When my girls were little we started a birthday tradition of telling the story of when they were born. I wanted them to know that even though their dad was not around, they were never unwanted and were welcomed with joy. So, every year I’ve told the stories. When Karrie was in her first year of college, I was awakened by a phone call at 12:01 a.m. on February 20th. I heard her voice reply to my sleepy “Hello?” with “I’m ready for my story!”
Over the years I’ve noticed that I sometimes forget a little detail only to hear a daughter say, “You forgot to tell about. . .” I’m glad that we’ve stuck with this oral tradition and highly recommend it to everyone because someday, perhaps, I won’t remember the story at all. When my dad was diagnosed with Alzheimers, many stories were lost because we had never repeated them enough to remember them or had never written them down. Treasure your memories and keep them safe in written form.
Twenty-eight years ago today, my cousin Diane came to the house to take me to the doctor’s office for my weekly visit. I needed someone to drive me to the doctor’s office in Peoria because I was so large that when I slid behind the steering wheel of the car my short legs couldn’t reach the pedals! On the way out, Dad said, “While you are over there, why don’t you just take her to the hospital so we can get this over with.” Diane laughed and said she’d see what she could do.
When the doctor finished the exam she said, “I want you to go on over to the hospital.” (Proctor was right next door.) I asked, “Why?” She laughed and said I was in labor and already dilated to a 3. My first thought was, “Mom’s not going to believe this.” I walked into the waiting room and saw it filled with people in various stages of pregnancy. I asked the nurse if I could use the phone. (This was way before cell phones!) When mom answered, I told her the doctor wanted me to go to the hospital, and as I suspected, mom laughed and said, “Oh, Lynnette, stop joking around.” “No, mom. I’m not joking.” The waiting room erupted with laughter. Mom’s reply was so like her – she proceeded to tell me all about the big meal she had fixed for me: salmon loaf, mashed potatoes, corn, and dutch apple pie. I specifically remember the dutch apple pie as I was sad that I was going to miss out!
On the third try “Mom, I’m not joking” the nurse asked if I wanted her to speak to mom. That was when mom understood that I really was going to have the baby that day. She got off the phone and tried all the people we had lined up to watch Karrie so Gramma and Grampa could be at the hospital. Not finding anyone, Dad decided he was just going to take Karrie with him. He’d watch her.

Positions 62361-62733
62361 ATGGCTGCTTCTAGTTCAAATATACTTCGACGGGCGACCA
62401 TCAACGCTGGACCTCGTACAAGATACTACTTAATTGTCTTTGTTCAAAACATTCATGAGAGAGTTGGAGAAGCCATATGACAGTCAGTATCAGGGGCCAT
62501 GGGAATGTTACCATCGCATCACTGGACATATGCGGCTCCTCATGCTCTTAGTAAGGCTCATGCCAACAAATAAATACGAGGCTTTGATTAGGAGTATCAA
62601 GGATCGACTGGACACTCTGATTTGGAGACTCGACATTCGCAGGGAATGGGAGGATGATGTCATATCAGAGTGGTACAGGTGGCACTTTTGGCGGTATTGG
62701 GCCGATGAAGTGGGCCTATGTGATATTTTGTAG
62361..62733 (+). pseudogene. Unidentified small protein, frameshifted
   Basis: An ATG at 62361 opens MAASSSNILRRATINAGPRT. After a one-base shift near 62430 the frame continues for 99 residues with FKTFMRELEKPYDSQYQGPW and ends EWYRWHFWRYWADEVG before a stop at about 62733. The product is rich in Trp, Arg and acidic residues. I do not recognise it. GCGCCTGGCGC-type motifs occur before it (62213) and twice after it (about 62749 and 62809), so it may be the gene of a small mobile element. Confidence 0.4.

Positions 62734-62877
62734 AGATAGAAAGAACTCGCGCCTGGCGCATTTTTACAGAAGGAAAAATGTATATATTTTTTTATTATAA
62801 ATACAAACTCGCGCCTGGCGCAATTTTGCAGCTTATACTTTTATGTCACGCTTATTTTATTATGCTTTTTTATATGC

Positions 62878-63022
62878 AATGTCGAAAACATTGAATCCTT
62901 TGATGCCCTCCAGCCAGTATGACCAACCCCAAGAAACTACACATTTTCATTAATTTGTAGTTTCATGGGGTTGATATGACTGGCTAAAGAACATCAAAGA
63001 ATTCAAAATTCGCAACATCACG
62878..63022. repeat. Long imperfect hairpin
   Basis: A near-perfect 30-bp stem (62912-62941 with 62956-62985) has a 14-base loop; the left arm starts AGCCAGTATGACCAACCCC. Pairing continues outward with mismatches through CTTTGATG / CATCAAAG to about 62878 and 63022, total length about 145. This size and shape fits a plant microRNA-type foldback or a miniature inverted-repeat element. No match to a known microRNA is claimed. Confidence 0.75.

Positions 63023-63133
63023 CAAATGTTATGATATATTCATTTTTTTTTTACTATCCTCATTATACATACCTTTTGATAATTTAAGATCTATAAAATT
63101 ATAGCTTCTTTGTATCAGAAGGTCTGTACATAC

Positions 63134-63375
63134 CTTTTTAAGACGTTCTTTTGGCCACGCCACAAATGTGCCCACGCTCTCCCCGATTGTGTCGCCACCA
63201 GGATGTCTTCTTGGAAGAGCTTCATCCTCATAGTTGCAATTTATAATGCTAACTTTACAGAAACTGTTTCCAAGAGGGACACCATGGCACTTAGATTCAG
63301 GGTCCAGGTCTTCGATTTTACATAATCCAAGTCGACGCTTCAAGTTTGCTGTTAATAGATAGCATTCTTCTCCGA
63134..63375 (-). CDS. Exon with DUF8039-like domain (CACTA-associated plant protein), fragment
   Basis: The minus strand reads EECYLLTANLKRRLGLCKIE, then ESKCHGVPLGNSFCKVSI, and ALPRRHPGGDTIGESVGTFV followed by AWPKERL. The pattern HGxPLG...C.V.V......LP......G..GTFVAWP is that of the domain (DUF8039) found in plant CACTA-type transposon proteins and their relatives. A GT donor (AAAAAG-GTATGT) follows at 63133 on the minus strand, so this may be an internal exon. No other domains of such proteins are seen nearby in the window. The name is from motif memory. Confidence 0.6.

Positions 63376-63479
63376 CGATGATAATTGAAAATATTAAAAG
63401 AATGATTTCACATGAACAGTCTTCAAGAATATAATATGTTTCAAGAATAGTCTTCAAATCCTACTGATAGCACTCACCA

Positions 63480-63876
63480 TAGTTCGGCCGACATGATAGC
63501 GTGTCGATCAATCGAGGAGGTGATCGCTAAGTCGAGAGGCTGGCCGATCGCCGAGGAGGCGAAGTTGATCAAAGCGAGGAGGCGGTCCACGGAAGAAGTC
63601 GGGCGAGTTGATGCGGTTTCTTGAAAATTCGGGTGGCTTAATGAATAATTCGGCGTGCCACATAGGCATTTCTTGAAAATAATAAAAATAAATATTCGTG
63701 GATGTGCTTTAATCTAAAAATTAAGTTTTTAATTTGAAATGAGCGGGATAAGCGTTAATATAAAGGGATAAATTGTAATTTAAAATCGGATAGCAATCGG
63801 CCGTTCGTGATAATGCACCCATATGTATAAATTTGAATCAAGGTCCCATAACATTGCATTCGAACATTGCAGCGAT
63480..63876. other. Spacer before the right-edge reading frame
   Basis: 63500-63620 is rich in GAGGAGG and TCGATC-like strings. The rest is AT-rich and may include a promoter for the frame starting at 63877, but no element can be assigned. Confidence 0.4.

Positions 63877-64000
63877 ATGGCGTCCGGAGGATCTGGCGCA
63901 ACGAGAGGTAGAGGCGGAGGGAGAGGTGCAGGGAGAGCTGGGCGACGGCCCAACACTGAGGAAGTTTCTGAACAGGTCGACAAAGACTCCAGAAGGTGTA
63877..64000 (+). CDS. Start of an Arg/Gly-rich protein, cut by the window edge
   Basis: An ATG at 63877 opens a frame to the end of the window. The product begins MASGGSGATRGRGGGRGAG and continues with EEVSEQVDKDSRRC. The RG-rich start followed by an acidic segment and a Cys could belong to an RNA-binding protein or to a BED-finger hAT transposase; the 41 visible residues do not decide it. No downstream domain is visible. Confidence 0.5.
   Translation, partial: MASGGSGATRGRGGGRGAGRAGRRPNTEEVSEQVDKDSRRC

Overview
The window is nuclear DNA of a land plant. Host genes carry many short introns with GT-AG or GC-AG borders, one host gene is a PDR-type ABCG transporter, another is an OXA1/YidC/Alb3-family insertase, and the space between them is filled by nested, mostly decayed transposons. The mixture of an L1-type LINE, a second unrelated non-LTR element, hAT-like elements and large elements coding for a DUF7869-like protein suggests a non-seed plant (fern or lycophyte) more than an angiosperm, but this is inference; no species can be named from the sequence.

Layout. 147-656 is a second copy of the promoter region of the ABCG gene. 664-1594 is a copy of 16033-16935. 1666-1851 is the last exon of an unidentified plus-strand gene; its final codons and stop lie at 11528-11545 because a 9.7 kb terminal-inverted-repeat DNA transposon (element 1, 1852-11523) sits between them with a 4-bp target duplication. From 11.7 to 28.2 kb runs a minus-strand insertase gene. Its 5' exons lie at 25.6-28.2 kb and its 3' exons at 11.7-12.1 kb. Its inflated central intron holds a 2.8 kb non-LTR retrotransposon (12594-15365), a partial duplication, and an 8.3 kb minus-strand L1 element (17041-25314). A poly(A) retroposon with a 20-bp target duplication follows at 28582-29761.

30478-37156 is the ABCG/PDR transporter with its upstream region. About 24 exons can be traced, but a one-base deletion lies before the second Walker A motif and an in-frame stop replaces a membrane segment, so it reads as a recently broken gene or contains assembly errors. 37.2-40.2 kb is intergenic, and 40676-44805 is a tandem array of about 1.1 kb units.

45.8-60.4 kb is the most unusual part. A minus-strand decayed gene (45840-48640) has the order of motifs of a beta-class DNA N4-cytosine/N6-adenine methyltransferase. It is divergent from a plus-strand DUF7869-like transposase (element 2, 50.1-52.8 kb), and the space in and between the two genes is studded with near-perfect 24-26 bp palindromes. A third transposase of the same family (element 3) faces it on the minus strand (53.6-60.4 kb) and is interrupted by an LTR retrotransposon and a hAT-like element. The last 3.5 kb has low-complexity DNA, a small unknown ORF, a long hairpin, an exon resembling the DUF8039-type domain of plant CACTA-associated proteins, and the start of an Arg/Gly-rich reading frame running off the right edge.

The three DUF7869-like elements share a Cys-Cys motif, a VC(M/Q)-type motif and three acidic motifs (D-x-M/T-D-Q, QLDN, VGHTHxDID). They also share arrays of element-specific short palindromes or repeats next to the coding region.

Meanwhile, Diane drove me over to the hospital and we took the elevator to the maternity floor. As we came in the nurses were scrambling around and talking about someone who was about ready to have a baby. We stood their watching until one of them finally saw us and asked if she could help us. (Please keep in mind I was extremely pregnant. I wondered what she thought we were there for!) I told her the doctor had told me to come over . . . to which she yelled “Why aren’t you in a wheelchair? Did you WALK up here?” I didn’t know what the fuss was about, or why I had to get in a wheelchair to go twenty feet to the labor room, but it was a hospital and they should know what they are doing.
In the labor room Diane watched the baby monitor and let me know when a contraction was coming. I think she was afraid I’d miss it. My personal favorite was when she’d say, “That was a big one!” I avoided looking at the monitor. Although this was my second baby, I’d never felt a contraction with my first because I had back labor. Contractions are very interesting. I am fascinated by how God has made us! Mom came in to spell Diane who went out to my dad and promptly said, “I’m glad it’s her and not me!”
The doctor came in to break my water (and help things progress). She afterward explained that the baby had been under stress some time during the pregnancy and that they would immediately need to work on the baby’s lungs after birth so I wouldn’t hear a cry. She didn’t want me to be alarmed and every precaution would be taken. Within an hour the doctor was climbing over my bed to wheel me into the delivery room because there wasn’t time to get a gurney.
Mom was my cute little coach dressed in scrubs, a mask, booties, and a hat! She stood beside me holding my hand. One push and a pause to move the cord from around the neck. Another push and a loud wail to which the doctor replied, “It’s a girl!” Tears of joy and mom and I saying together, “We got our Katie! We got our Katie!”
I remember hyperventilating and the nurse telling mom to cup her hands over my mouth so I wouldn’t get too much oxygen. I remember Katie (who hadn’t stopped yelling) being laid on my stomach for bonding, and I remember the warm blanket they covered me with before being rolled back to my room. As we went, I can still see the picture of my dad, holding Karrie in his arms, looking through the doors. I said, “It’s a girl!” and Karrie clapped and said “My sister!” Dad had tears in his eyes.
As a courtesy the nurses offer to give the baby a bottle through the first night to let the mom get some rest. About midnight I woke to a baby crying. A nurse came down the hall and into my room. “Mrs. Goebel, I’m sorry, but your baby won’t take a bottle. (She never did.) We’ve tried everything. Would you mind if we brought her to you?” I heard the baby crying as the nurse carried her down the hall. The minute she was in my arms, she stopped crying. The nurse said, “Well, will you look at that. She knows her mom. You’ll have a wonderful time with this one.”
And I have.